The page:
The Fern Life Cycle

Overview




Most sources that describe the Fern Life Cycle speak the foreign language of botanists and environmental scientists, delving into more detail than anyone - except the plant's mother and high school science students - needs to know. Here's the basics for the everyday Indoor Gardener.

If you are interested in more details, click here to visit the Fern Life Cycle - In Depth page.

Since it is a cycle, we can start discussing it anywhere along the path - sort of the houseplant version of which came first, the chicken or the egg.

Let's assume for the moment it's the egg. Or the egg-like spore.

Spores are the defining attribute of ferns, distinguishing them high up the taxonomic chain from other plants that propagate by seed.

These single cells grow on the underside of fertile fronds (not all fronds are reproducers), and can appear one at a time, in rows, or in clusters.

Black Spores - essential part of the Fern Life Cycle

The Button Fern, for instance, displays its spores in a dainty little circle around the edges of the small, round leaves while the Rabbit Foot Fern has earned its Wart Fern nickname due to the spores that push up from underneath, creating wart-like bumps on the top side of the fronds.

When mature, the spores burst out of the protective covering creating a fine, colored dust. Depending on the species of fern, common colors range across most of the spectrum: brown, red, yellow, green, black.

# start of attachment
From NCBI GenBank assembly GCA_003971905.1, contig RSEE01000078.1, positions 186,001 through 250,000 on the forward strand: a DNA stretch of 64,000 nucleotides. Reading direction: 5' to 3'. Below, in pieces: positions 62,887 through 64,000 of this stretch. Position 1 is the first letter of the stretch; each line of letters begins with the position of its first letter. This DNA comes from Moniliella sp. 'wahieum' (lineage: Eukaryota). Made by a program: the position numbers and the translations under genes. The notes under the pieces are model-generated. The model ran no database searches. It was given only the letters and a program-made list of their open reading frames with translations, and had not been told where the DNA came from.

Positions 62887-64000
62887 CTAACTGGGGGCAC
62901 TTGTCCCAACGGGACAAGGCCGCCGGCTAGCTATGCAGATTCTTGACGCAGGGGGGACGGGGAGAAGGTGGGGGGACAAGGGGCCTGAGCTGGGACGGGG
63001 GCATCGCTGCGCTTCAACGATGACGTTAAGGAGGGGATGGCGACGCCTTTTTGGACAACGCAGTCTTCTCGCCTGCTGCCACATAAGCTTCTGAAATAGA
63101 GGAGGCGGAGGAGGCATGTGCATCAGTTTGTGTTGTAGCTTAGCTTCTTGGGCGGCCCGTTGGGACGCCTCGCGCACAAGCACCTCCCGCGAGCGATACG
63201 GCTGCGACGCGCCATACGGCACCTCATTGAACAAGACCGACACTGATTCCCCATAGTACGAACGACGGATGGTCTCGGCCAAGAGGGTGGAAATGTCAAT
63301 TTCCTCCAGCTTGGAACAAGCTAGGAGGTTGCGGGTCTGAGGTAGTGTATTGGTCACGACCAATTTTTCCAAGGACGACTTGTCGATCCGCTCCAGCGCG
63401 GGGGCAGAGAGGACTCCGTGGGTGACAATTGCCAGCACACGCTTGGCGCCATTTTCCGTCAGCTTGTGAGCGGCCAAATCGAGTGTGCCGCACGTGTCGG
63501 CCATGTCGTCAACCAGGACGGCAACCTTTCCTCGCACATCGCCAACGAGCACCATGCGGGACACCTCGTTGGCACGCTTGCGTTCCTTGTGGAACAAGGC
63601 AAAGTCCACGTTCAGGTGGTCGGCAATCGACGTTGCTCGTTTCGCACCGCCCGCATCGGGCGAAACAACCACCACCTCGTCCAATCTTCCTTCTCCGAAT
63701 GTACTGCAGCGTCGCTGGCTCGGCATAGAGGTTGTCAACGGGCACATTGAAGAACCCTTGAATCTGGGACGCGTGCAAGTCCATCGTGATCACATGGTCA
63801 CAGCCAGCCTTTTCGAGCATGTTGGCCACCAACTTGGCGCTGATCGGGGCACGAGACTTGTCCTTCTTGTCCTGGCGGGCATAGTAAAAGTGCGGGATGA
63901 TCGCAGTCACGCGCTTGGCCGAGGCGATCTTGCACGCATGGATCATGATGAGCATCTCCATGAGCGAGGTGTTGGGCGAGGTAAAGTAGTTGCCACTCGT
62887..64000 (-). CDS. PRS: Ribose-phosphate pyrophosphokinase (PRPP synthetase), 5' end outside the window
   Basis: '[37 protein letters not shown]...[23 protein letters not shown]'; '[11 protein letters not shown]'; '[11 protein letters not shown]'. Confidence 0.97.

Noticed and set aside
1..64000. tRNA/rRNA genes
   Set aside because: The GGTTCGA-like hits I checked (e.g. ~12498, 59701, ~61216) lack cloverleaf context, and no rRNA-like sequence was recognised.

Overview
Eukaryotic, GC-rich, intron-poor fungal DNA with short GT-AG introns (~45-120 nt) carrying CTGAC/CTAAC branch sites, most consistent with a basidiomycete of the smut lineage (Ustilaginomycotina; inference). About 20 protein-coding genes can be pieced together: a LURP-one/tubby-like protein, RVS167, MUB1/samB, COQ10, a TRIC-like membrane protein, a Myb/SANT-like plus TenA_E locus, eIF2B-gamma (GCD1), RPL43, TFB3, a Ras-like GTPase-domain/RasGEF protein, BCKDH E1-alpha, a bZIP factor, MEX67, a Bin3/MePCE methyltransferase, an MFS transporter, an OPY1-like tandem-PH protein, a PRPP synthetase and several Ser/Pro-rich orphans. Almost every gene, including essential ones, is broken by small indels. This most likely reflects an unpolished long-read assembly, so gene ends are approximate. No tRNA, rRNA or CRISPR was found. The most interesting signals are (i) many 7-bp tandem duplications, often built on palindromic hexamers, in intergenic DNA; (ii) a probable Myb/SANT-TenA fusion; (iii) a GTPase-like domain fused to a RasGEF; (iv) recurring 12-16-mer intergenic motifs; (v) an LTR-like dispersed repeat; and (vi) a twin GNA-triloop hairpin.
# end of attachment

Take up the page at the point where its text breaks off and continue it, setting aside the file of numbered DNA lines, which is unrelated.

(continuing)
Fern Life Cycle depends on spores.

The spore dust travels predominantly through rain and moisture, but is helped along by wind, birds, or other forest animals who carry it until it settles onto the lush, nutrient-rich ground of the fern's natural habitat.

Each spore carries one copy of each chromosome. As it settles to the forest floor it develops into a gametophyte, a small, autonomous plant that hooks onto the forest floor with rhizoids and later, roots. It produces both male sperm and a female egg. These join together in a zygote, which is an "infant" fern.

As the zygote develops it grows into an embryo and becomes independent of the gametophyte. Eventually, the new plant grows fronds from the rhizomes and uncurls in the familiar fiddlehead pattern until it spreads its wings into its full leaf-like state. Some but not all the fronds mature into sporophylls, which produce their own spores - and the fern life cycle continues.

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Although I don't own this one, I do have one of the Success With... series for indoor plants -- it's basic, to the point, and quite helpful. A plus for your indoor gardener library, Indoor Ferns by Susan Amberger-Ochsenbauer, also makes a good gift for a plant-growing friend.









Other Propagation Routes


Some ferns have other or additional ways to reproduce.

Fiddleheads, the last part of the Fern Life Cycle



Apogamy is the process whereby a sporophyte is able to grow from the gametophyte bypassing the fertilization process. Ferns might use this process if they naturally live in a dry environment.

Rhizome and tuberous ferns can spread and grow new plants, which is a process used by brackens. The Indoor Gardener can emulate this process by root, rhizome, or tuber division.

Yet other ferns, such as the Mother Spleenwort Fern, grow plantlets right at the edges of their fronds. The Indoor Gardener can then root the baby plants in another pot. In the wild, the adult frond arches over to root the plantlets in the soil.

An Indoor Gardener, with patience, diligence, and time,
can learn to propagate ferns from spores.

If you're like to read a more in-depth
description of the Fern Life Cycle

,
click on this link.

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